(January 24, 2002, Gazette)
Jagan Seshadri spends a lot of time working with
a team of researchers at C-Cores Intelligent Systems Lab.
Encouraging students to pursue graduate studies is a challenge
for most universities. The process is complicated by lucrative job offers,
or students just feeling burned out after years spent completing an undergraduate
degree. Memorials Faculty of Engineering and Applied Science, however,
has thought of an incentive to increase the number of students entering
into the masters of engineering program. The fast track masters
program has been very successful since it began in the fall of 1997.
The fast track program for masters students exempts undergraduate
students from their last work term, said Dr. Mahmoud Haddara, associate
dean of graduate studies and research. Instead of working they take
two or three graduate level courses. They then go back to finish their
undergraduate degree in the winter and continue on with graduate courses
in the spring.
Otherwise, they would be finished in the spring and would have to
wait until September to start a graduate program. Taking the fast track
route saves them two terms.
Since the program began in the fall of 1997 it has grown steadily from
one student to seven students in 2001. And while the program has increased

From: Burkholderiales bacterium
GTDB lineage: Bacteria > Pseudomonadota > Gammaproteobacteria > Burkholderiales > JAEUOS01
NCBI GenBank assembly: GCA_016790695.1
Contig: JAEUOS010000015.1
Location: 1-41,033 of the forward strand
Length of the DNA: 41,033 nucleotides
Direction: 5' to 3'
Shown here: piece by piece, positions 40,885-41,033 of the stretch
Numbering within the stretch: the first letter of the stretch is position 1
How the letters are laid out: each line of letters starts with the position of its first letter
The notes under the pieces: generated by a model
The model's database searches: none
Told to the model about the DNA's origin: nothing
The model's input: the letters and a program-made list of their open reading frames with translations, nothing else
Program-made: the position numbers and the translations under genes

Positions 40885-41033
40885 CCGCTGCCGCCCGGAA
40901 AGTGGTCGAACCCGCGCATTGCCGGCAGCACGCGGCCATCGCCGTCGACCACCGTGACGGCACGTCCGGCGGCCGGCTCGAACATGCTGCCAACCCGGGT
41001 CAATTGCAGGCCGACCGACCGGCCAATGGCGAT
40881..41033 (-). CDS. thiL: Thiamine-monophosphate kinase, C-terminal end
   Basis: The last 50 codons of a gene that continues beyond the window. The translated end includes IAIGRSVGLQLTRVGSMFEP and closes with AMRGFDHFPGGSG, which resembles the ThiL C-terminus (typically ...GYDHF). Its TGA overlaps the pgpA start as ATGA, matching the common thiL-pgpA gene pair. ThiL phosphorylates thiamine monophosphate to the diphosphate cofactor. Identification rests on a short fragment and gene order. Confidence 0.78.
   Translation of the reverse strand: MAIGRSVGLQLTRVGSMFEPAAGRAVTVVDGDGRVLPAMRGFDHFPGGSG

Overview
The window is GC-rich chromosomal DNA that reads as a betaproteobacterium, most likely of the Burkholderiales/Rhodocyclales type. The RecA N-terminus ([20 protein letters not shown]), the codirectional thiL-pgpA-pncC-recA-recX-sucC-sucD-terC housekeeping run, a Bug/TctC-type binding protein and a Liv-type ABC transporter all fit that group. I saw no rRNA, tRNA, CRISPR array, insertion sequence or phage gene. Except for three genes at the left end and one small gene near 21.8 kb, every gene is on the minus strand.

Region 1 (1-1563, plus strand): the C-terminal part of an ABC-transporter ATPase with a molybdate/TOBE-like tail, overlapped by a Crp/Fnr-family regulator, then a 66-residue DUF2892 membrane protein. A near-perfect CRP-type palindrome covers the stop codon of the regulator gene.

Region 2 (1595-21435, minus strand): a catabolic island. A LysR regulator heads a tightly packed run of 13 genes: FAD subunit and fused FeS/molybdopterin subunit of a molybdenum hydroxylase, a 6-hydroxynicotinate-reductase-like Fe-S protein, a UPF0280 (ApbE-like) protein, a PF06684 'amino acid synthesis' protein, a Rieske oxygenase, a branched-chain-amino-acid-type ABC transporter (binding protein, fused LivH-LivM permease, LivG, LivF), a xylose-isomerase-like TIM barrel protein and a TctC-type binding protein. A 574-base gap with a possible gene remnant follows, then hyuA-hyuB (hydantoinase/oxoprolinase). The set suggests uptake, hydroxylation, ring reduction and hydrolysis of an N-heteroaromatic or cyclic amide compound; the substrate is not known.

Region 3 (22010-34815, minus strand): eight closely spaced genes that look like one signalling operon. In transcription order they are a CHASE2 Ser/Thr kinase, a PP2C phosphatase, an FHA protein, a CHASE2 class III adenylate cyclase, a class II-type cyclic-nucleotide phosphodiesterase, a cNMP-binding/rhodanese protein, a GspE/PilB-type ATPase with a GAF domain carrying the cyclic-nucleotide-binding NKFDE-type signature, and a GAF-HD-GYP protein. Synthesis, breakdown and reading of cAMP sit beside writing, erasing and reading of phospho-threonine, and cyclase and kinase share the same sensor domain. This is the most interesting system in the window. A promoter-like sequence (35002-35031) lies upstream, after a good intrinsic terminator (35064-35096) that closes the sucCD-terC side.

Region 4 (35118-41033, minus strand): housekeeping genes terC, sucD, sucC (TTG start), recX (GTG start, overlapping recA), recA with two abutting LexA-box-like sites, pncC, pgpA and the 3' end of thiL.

the number of students who have gone on to graduate studies in engineering,
the real test of its success lies with the students.
Jagan Seshadri began the fast track masters program in the fall
of 1999 after hearing about it through his professors.
Until then I had not given it much thought. The fact is the undergraduate
program is very hard and long. Having graduated from high school in 1994
and from university in 2000, you would think that six years ought to be
enough, said Mr. Seshadri. But the fast track program appealed
to me. As I got to the end of my undergraduate degree, all of a sudden
I realized I was almost finished this goal and I did not have anything
definite lined up. I could have gone into telecommunications, which I
did most of my work terms in, but I did not want to limit myself.
I knew there was more out there and I wanted to try something else.
I started to notice, as well, that most of the interesting jobs listed
a masters of engineering degree as preferred.
Mr. Seshadri went on to say, The thing that was initially holding
me back the most was that I was tired of school. But I did recognize graduate
school, in the back of my mind, as an edge. And being able to complete
a masters degree in a shorter period of time was certainly an advantage.
According to Mr. Seshadri this was just one of many advantages. I
went through undergraduate and did very well. I had good marks and great
work terms, but I still felt like I had not tied it all together. I knew
a lot of subject areas. I knew if I had a problem in electromagnetics
and a problem in microprocessors, I could solve them. But when did the
two meet up? And how do you formulate the problem? I felt I was missing
this and I wanted to integrate all the things I had learned in undergraduate.
Having an option such as the fast track masters program available
certainly persuaded Mr. Seshadri to begin a graduate program. He went
on to call the fast track program a brilliant idea.
It certainly clinched a lot of people from my class who probably
would not have gone on to graduate study had it not been for that program.